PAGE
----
Some bulls are claiming the S&P is now cheap by historical standards (ironically after a record rally in stocks that made them more expensive!)
Their shouts of bullish fundamentals are erroneous, according to acclaimed fund manager John Hussman. In his latest market commentary, Hussman writes:
On a valuation basis, the S&P 500 remains about 40% above historical norms on the basis of normalized earnings. The disparity between our valuation assessment and the putative undervaluation being touted by Wall Street analysts is so great that a few remarks are in order. First, virtually every assessment that “stocks are cheap” here is based on the ratio of the S&P 500 to year-ahead operating earnings estimates, and often comes with a comparison of the resulting “earnings yield” with the depressed 10-year Treasury yield. What’s fascinating about this is that this is the same basis on which analysts deemed stocks to be about 40% undervalued just prior to the 2007 top, following which the market plunged by more than half. There’s a great deal of analysis regarding forward operating earnings that I published in 2007, but probably the most comprehensive piece was Long Term Evidence on the Fed Model and Forward Operating P/E Ratios from August 20, 2007.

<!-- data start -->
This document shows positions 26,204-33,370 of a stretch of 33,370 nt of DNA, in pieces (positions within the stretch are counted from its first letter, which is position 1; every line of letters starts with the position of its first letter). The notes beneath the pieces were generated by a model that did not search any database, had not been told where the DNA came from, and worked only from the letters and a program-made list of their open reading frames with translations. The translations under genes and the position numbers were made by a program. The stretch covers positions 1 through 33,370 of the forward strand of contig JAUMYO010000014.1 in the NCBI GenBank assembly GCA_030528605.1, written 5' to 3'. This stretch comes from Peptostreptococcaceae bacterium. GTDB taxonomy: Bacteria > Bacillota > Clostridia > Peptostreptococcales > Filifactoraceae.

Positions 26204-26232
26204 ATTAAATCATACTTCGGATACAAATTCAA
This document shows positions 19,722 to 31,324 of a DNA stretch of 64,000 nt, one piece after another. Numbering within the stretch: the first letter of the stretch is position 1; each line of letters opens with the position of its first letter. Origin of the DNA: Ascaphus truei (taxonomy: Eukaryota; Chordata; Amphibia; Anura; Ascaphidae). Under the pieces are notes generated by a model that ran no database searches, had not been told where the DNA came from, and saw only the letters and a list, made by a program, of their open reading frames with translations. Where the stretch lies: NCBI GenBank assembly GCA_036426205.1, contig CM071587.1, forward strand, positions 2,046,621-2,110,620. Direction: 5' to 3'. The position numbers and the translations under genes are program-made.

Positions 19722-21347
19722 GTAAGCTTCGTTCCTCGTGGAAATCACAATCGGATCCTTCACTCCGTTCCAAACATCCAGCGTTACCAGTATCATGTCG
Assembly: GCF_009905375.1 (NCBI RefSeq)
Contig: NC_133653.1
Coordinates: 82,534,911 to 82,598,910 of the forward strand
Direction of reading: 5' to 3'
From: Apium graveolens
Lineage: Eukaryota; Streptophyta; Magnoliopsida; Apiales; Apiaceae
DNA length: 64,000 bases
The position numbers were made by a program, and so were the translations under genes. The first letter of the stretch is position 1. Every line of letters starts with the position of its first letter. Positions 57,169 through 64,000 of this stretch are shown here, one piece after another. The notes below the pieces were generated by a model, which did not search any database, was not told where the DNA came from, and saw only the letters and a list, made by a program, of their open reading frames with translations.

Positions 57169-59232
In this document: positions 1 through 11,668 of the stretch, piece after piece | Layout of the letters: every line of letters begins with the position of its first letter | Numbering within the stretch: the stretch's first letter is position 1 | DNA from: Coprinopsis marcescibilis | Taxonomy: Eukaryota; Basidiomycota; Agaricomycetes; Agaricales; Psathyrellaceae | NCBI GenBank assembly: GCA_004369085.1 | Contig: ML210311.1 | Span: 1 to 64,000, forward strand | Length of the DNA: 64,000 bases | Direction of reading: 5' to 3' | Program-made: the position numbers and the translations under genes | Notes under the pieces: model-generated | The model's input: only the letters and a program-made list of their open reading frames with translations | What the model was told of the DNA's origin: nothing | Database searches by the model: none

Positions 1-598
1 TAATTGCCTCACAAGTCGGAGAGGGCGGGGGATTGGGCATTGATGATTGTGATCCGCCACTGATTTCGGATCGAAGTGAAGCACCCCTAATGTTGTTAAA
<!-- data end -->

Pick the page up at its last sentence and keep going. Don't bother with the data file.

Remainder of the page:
When you hear analysts say that the historical average P/E ratio is about 15, you have to recognize that this is the normal P/E based on trailing 12-month earnings after subtracting all writeoffs and other charges. Forward operating earnings are invariably much higher, and it turns out that the comparable historical norm, as I discuss in that 2007 piece, is only about 12. If you exclude the late 1990’s bubble valuations, you get a historical norm closer to 11.5. The 1982 and 1974 market lows occurred at about 6 times estimated forward operating earnings.
To me, this is the crux of the entire bull/bear argument. Beyond technicals, or earnings, or anything – it all comes back to valuations.
March 2009 was probably not the secular low for this bear market, because valuations weren’t low enough yet. And they probably won’t be until about 2015 or so.
Assuming a ~16 year bear market (which is about the norm, the last was from 1966-1982), and assuming this one started in 1999, you probably want to just set your alarm clock for 5 years from now in 2015. If valuations are cheap enough at that time – ie. P/E’s around 5-8, and stocks yielding 5-6%, then by all means “go long”!
But until then – I’m not buying these rallies, or calls to buy based on “cheap fundamentals”. They are erroneous!